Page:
August, 2003



In the Fall of 2001 I decided to petition to the Immigration and Naturalization Service (INS) of the United States Department of Justice to be recognized as an "alien of extraordinary ability," a status that, when granted, should accelerate the process of obtaining a so-called Green Card. I wanted this document because it would facilitate my working for the Learning Development Institute, which is legally based in the US. Thanks to the many friends, both inside and outside the USA, who wrote in support of my petition, the status was granted.

Both the idea that I am an "alien" and that my abilities are "extraordinary" are at dissonance with my self-perception as an ordinary human being who sees himself as a citizen of the world rather than as someone whose priorities are linked to those of any particular country. I thus wrote a set of autobiographical notes, distributing them to those who wrote in support of my petition as well as to the INS, in an attempt to give insight into who I am from my own, different, perspective, yet arguing that there is enough in my background that is extraordinary and that thus could provide a basis for my seeking the special privileges I was interested in.

Looking two years later for something to add to my personal Web site in terms of a short autobiography that could complement my formal resume, I found these notes useful to the extent that I only had to rewrite the introductory paragraphs and make minor edits to what followed.



The most extraordinary aspect of my life has been the extraordinary people I have had the opportunity to meet and interact with. I have learned from them. Like any profound learning experience such learning has given meaning to my life. It has also frequently led me to change course. In the process I have become acquainted with an interesting variety of areas few other people combine, exploring the natural sciences, the sciences of social and human behavior, technology and the arts. In addition, as I traveled around the world, I learned a total of nine languages, six of which (Dutch, English, French, German, Portuguese and Spanish) I use actively, my knowledge of three other languages (Arabic, Hebrew and Setswana) now having become rather latent. In my perception most of my diverse experiences have become integrated into something holistic, over and above the particularity of what each of them represents. Nonetheless, even though I stopped practicing the trade of theoretical physicist a long time ago, I find myself more recently being attracted back to that field and, when asked what I am, now often respond by saying something like: "I'm a theoretical physicist by original vocation and background as well as by continual state of mind." It is therefore only fair that I start off by describing myself from the latter perspective.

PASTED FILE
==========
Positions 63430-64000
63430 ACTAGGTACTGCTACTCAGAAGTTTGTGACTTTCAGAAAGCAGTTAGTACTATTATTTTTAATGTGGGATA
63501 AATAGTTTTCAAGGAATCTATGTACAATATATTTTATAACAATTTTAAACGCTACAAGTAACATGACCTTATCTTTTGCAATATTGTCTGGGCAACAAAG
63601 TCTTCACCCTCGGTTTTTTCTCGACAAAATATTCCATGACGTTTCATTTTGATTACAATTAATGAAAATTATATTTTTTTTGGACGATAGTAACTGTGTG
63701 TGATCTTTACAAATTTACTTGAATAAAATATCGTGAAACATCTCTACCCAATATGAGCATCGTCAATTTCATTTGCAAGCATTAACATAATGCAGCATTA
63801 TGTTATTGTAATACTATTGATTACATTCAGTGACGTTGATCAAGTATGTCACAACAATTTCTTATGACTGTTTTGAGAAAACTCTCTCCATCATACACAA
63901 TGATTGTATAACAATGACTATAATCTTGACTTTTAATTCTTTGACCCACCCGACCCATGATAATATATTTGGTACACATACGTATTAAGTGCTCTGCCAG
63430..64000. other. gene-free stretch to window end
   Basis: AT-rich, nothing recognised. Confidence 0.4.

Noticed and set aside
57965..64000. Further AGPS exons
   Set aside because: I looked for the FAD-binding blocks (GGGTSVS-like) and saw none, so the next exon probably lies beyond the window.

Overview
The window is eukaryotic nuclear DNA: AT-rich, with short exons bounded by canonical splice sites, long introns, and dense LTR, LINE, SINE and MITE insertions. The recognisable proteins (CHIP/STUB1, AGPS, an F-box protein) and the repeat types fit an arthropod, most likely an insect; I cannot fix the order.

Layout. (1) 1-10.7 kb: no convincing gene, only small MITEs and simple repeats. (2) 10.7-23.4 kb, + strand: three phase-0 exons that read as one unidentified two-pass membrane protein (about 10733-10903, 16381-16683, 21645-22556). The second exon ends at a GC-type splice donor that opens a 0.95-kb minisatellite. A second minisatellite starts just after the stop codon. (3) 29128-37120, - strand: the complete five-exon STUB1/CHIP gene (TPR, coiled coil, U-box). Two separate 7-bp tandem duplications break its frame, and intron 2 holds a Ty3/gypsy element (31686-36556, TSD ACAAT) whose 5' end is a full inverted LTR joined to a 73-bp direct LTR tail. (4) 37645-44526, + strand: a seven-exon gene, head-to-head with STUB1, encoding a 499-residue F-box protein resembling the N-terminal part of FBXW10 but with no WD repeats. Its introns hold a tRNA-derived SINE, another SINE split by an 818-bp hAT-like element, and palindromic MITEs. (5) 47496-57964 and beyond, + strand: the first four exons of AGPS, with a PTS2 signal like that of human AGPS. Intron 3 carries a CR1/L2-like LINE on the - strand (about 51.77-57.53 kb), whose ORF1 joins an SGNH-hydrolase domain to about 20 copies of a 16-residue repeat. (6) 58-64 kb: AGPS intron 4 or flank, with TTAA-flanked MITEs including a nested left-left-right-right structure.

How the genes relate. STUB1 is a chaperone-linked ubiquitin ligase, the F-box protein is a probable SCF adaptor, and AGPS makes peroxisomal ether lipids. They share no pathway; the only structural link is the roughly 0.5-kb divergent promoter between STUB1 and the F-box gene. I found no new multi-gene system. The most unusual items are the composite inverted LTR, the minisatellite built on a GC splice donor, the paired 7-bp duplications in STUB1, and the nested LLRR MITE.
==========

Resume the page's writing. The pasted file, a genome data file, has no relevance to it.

So, I am a physicist. My interest in the nature of things and the things of nature dates back to my early childhood years. What I learned by reading books from the library and by carrying out experiments with whatever I could lay my hands on has been more influential in my becoming a physicist than anything else. Yet, I recognize the importance and great value of my formal training, of discovering the force of discipline in formulating questions and seeking answers, and of gradually becoming part of a scientific community.

In 1965 I graduated with the degree of "Natuurkundig Ingenieur" from the Delft University of Technology in The Netherlands. That degree is now unfortunately extinct. It used to be a prestigious academic qualification, offered by Institutes of Technology in such countries as The Netherlands, Germany and Switzerland. It had no equivalent elsewhere in the world and was generally seen as between the Masters and the Doctoral degree as defined in the Anglo-Saxon system. Typically, one would do qualifying research, resulting in a research report, which had to be approved before one could go on for graduation level research, which was to be conducted autonomously under the supervision of a professor. The average duration of study was seven and a half years. I completed the program in the minimum period possible of five and a half years. My desire to actively start doing what I had aspired to as a young boy much contributed to putting me on the fast track. Another aspect that pushed me forward was my dislike for the formal structure of the curriculum during the early years. I still feel that it kept me for an unnecessarily long time away from being what I wanted to be: a physicist. So, I was interested in getting it over and done with.